There's brief scene where we see Caius wandering alone which is a pivotal moment in Fienne's performance. Fiennes is rather moving and uses well as he shows the actual vulnerability in the man after this defeat that establishes what Caius has lost. Eventually Caius finds Aufidius and his men who end up embracing their former enemy. There are few words that explain this yet it is made believable by both Butler and Fiennes as they convey the earnest respect between the two in every glance. Fiennes goes further to also show a certain comfort in Caius as he interacts with men who lived the same life he has. There is no longer the same type of repressed anger, though that is not to say the man no longer hates. Caius though now directly hates by swearing vengeance against Rome, and joins with Aufidius and his men to destroy his former home. Fiennes in these scenes essentially becomes the villain, or at least the dictator that his critics had claimed to be. Fiennes internalizes the intensity though now of a man with a specific purpose. With that purpose Fiennes loses any of that unease presenting a man made hard by war, now finding comfort in that life. The Romans attempt to assuage his rage first by various envoys, but they come to a final resort by using his family, including his wife Virgilia (Jessica Chastain) and his mother Volumnia (Vanessa Redgrave), to make a final plea for him to stop. This is perhaps Fiennes strongest scene in the film. He's largely reactionary yet incredibly affecting as he portrays the way his family's words slowly wear away on him. Fiennes is terrific by just barely revealing the weakness in the armor as that vulnerability quietly returns, and we do see his love for his family. Fiennes here not only proves himself capable of directing his own performance, but also a truly capable Shakespearean actor. Fiennes finds the power in the tragedy through his portrait of soldier unable to cope with peace, but also forever damaged by war.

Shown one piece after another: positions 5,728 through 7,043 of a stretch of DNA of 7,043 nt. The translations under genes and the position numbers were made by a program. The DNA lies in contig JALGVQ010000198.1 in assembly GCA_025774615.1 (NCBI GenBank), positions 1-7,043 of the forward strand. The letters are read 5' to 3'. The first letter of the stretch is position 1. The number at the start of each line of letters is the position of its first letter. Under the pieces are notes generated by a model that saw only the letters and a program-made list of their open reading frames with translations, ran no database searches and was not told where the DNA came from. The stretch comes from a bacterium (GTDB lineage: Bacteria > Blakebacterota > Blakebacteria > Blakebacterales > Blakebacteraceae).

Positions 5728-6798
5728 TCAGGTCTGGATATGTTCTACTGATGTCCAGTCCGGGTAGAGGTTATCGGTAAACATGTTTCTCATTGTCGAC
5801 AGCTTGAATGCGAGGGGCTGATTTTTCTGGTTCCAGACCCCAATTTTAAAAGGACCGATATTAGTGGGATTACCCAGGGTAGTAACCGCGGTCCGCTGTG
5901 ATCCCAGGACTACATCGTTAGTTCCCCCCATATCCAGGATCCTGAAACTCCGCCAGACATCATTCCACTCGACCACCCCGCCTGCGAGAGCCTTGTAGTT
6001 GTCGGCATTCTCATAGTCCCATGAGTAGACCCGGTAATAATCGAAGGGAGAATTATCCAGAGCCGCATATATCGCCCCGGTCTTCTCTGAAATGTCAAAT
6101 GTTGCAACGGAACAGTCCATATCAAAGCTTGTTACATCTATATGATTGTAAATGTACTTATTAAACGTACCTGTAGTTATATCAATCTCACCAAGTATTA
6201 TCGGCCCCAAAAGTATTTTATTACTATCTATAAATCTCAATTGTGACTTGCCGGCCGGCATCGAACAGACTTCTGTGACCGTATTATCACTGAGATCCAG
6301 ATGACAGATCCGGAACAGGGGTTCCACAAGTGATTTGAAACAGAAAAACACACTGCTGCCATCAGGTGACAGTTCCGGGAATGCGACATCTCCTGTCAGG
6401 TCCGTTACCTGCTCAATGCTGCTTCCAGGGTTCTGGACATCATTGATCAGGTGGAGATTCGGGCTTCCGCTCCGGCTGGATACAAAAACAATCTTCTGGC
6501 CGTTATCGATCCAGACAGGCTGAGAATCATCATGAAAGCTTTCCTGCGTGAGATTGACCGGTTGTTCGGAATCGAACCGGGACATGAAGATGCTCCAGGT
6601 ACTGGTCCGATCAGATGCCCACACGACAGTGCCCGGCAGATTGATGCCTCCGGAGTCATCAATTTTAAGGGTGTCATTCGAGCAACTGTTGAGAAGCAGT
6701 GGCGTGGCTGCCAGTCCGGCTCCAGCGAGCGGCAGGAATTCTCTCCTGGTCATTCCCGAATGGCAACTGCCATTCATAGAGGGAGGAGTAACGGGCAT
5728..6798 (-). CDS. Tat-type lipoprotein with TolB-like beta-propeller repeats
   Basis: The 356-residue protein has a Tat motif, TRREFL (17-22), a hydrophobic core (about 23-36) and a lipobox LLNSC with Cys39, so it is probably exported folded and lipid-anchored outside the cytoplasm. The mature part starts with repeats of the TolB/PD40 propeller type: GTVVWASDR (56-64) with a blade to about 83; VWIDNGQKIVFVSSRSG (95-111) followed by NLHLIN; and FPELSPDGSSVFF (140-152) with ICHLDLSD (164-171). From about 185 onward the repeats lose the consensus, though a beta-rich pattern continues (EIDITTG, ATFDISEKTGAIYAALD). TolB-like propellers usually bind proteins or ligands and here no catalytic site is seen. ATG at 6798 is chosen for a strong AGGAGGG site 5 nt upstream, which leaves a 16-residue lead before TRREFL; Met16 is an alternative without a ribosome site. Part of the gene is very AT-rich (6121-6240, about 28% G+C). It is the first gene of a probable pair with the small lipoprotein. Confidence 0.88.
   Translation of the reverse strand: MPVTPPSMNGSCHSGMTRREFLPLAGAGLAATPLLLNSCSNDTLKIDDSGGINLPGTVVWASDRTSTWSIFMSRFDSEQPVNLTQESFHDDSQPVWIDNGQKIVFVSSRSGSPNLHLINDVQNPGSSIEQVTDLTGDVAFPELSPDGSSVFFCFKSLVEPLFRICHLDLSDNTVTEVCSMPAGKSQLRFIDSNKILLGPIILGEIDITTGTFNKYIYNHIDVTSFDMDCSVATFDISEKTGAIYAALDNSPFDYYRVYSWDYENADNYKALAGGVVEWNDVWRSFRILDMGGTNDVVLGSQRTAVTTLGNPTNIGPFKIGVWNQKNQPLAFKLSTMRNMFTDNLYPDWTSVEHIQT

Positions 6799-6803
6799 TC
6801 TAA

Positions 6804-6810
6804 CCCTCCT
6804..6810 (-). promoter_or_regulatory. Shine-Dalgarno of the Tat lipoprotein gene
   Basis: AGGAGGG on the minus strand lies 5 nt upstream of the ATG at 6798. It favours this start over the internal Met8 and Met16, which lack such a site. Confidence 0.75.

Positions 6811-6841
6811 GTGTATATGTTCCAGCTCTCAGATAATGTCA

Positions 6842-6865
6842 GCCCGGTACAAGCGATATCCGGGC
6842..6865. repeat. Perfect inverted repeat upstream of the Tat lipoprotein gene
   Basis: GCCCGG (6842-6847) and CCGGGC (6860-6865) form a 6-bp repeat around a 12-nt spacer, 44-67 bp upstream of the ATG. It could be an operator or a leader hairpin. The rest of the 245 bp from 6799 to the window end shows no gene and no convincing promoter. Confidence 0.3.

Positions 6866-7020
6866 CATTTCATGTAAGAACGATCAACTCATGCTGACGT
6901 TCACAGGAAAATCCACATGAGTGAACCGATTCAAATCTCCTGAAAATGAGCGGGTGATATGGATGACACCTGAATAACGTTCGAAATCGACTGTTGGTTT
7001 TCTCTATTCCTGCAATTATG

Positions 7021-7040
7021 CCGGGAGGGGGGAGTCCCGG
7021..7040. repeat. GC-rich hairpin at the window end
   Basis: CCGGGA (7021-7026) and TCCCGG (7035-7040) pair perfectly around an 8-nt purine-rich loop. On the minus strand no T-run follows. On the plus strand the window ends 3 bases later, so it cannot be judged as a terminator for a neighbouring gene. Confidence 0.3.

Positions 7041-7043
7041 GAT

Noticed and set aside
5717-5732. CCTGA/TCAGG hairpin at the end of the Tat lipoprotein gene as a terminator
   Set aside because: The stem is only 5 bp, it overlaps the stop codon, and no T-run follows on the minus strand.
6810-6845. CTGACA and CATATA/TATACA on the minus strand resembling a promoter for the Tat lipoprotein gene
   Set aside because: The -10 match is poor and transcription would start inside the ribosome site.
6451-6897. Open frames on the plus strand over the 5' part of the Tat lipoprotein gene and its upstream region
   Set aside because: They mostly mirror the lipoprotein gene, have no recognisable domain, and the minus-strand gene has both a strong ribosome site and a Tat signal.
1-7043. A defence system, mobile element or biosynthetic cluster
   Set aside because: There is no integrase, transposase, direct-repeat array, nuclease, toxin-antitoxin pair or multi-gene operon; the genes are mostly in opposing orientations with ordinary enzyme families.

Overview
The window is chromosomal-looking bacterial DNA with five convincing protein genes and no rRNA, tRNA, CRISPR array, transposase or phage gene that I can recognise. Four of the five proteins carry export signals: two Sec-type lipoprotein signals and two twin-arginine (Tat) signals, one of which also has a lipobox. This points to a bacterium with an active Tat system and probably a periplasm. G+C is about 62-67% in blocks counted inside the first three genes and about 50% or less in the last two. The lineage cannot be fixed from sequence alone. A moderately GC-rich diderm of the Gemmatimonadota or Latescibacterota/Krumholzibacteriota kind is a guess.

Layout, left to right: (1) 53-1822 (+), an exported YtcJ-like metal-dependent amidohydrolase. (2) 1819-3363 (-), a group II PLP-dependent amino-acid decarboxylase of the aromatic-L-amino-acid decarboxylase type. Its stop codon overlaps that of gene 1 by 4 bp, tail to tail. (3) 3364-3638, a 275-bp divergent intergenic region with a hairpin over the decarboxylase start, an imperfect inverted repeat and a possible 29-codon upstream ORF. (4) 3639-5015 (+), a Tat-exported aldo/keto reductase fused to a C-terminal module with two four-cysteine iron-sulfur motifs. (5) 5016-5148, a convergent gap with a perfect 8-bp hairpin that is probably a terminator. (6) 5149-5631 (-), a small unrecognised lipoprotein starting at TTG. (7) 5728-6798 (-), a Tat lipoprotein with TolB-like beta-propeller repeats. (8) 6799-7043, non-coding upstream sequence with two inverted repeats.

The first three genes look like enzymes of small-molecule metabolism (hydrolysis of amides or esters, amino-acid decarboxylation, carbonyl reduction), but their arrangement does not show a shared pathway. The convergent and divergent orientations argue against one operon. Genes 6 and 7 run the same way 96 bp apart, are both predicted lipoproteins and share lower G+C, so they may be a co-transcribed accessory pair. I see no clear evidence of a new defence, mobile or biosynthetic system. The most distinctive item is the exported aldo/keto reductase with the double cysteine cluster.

Saturday, 6 August 2016

Alternate Best Actor 2011: Daniel Henshall in Snowtown

Daniel Henshall did not receive an Oscar nomination for portraying John Bunting in Snowtown.

Snowtown tells the true story of a teenager who falls into a small of group of men who go on a murder spree.

The film's perspective is from the teenager Jamie (Lucas Pittaway) who, along with his brothers, suffers from sexual harassment, from one of his mother's boyfriends, and Jamie is even raped by his older brother. His mother, as well as Jamie, find a form of justice in their minds through his mother's new boyfriend John played by Henshall. Daniel Henshall work is interesting in that he does not set an alarm initially as he played John as basically an Australian good old boy. Henshall is not excessively charming though he does have a distinctive charisma with his coy smile and gentle banter. He's convincing in his portrayal of the way John worms his way into the family, since all he does is give a nice smile while stating exactly what Jamie and his mother want to hear. Of course what they want to hear which involves a plan to harass the former boyfriend until he leaves the neighborhood. The funny thing though is from the outset John states some more severe plans to handle the situation, though he does it in a most peculiar sort of fashion.